WASHINGTON – Ten young film crews from ten different countries were chosen as winners in the Action4Climate documentary competition. Their outstanding and unique films inspire the world to take action on climate change.
“These talented young film makers connect to their audience in emotional and powerful ways about the dangers of climate change. They have done serious, important work, which shows that climate change could result in a world that is unrecognizable today, and that we need act now to protect the planet for future generations,” said Jim Yong Kim, President, World Bank Group in a statement made available to SundiataPost by the African Press Organisation.
The Action4Climate competition was launched in early 2014 by Connect4Climate, the global climate change communications programme. It attracted hundreds of entries from all around the world. Italian film director and screenwriter, Bernardo Bertolucci, chaired a renowned jury of film makers tasked with choosing winning films in two age categories.
“We were amazed by the originality of the stories and the genuine concern shown by these young film makers about the effects of climate change. They described the effects of climate change from hundreds of different points of view. Selecting winners was an almost impossible task,” Bernardo Bertolucci said.
In the 18 -35 age category, the $15,000 top prize went to the Portuguese film maker Gonçalo Tocha with his provocative film “The Trail of a Tale”. This inspiring story revolves around a letter written in the future to society today. Dobrin Kashavelov from Bulgaria won second place cash prizes of $10,000 with “Global Warning,” a harrowing film about the catastrophic effects on survivors of last year’s typhoon Haiyan in the
Philippines. Third place $5,000 prize was awarded to American filmmaker Nathan Dappen for “Snows of the Nile”, a documentary following Nathan’s adventures uncovering indisputable evidence of the fast disappearing glaciers of Uganda’s ‘mountains of the moon’.
“I am immensely proud to be chosen as the winner and really hope my film helps people realize that we need to act now to protect our future.” Gonçalo Tocha
In the younger 14 -17 age group, “The Violin Player” took top spot. This beautifully animated film was the brainchild of Francina Ramos, a young Argentinian film maker and her co-producer/composer Benjamin Braceras. Second place went to “Facing the Flood” by Constantin Huet from Switzerland, an investigative account of the changing conditions in Greenland and the Maldives. Georgia’s Tura Tegerashivili was awarded third place for the whimsical “It’s Easy if You Try”. All prize winners receive production equipment and software to help them hone their skills and talents and inspire them to create more climate change stories.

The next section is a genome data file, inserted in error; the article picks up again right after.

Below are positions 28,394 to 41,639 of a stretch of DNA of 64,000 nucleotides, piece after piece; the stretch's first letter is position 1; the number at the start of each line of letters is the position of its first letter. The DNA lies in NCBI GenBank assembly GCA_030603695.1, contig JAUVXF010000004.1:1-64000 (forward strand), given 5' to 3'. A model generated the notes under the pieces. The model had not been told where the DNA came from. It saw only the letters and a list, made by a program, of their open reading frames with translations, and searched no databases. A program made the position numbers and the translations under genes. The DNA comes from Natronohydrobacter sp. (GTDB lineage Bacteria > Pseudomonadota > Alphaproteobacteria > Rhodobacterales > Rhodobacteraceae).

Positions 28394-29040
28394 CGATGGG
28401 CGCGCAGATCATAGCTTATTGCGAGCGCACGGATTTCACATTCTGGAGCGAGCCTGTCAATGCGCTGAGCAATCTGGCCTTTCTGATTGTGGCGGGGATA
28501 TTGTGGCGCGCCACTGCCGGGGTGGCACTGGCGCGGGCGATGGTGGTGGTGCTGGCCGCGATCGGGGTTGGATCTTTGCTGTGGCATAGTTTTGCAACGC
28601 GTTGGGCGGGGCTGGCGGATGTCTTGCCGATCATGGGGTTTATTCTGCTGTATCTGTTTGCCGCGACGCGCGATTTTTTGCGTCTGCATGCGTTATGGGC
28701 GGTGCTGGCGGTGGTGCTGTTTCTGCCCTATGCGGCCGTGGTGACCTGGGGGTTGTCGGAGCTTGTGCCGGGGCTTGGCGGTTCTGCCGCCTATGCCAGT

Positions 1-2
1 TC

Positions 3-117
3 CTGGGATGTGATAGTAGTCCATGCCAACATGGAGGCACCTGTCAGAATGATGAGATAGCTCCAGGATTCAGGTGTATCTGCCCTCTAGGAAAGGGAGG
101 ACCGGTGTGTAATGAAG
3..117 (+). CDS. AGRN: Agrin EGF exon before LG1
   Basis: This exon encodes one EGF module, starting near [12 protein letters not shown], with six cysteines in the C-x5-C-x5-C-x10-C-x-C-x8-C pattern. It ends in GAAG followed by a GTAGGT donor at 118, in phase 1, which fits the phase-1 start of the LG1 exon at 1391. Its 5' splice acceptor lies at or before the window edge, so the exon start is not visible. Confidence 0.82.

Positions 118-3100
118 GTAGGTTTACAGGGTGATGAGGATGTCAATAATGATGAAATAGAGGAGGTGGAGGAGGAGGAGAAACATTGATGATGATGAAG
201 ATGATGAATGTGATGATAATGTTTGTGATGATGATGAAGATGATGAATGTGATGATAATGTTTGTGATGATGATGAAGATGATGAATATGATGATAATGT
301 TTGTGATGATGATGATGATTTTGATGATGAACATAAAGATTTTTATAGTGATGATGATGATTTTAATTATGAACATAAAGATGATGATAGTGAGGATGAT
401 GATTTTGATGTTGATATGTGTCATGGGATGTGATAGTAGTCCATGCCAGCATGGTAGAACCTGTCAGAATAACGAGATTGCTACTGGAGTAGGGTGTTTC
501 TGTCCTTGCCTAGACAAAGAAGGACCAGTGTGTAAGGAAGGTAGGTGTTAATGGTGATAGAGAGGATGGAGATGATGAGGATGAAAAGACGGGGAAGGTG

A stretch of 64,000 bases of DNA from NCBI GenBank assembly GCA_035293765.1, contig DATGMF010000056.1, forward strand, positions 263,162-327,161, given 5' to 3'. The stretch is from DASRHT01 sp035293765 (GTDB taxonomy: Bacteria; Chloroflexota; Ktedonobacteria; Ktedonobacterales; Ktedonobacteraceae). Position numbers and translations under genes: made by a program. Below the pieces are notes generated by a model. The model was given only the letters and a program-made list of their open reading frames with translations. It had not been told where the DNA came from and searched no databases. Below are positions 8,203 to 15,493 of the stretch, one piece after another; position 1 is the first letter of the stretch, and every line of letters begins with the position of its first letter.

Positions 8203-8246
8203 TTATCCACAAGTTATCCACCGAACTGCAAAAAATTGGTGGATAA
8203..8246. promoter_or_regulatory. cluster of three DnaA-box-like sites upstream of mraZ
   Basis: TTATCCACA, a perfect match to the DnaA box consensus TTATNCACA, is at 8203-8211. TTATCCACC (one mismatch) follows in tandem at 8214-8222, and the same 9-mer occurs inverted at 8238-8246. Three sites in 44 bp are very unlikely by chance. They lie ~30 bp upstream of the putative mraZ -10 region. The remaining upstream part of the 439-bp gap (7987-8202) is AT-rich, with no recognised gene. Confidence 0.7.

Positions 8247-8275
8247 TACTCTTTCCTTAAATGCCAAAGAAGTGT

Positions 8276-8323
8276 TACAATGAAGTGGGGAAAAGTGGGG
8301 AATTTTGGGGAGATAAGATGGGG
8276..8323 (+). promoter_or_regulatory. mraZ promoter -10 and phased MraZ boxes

“What an amazing honor! I am so excited. I hope The Violin Player makes people want to stand up and tackle climate change.” Francina Ramos
The jury is made up of filmmakers Atom Egoyan, Marc Forster, Mika Kaurismaki, Fernando Meirelles, Mira Nair, Bob Rafelson, Walter Salles, Pablo Trapero and Wim Wenders, along with film executives Rose Kuo and Cynthia Lopez, and World Bank Vice President and Special Envoy for Climate Change, Rachel Kyte. They felt the standard in the competition was so high that a special prize was awarded to “Balud” by Panx Solajes from the Philippines, for his creative personal reflection devastating floods caused by climate change.
Connect4Climate also decided that two submissions should be recognized for their ability to present local stories that also have a profound global impact. Special Connect4Climate prizes are awarded to “Tinau” from UK/Kiribati producer Victoria Burns, exploring the grave concerns of small island nations such as Kiribati, and “The Change,” a touching portrayal of the effects on young people in a Vietnamese coastal community made by filmmakers Ha Uyen, Huong Tra, Quang Dung and Quang Phuc. A People’s Choice Prize voted for by the public was won by a team from Brazil for their film “Pachamama” depicting the effects of global warming in Sao Paulo.
Prizes for the competition were graciously provided by Edison, the Italian power company, and the European Bank for Reconstruction and Development. In addition, Vimeo, the video sharing website, is enthusiastically donating Vimeo Plus accounts for one year to all the finalists from developing countries.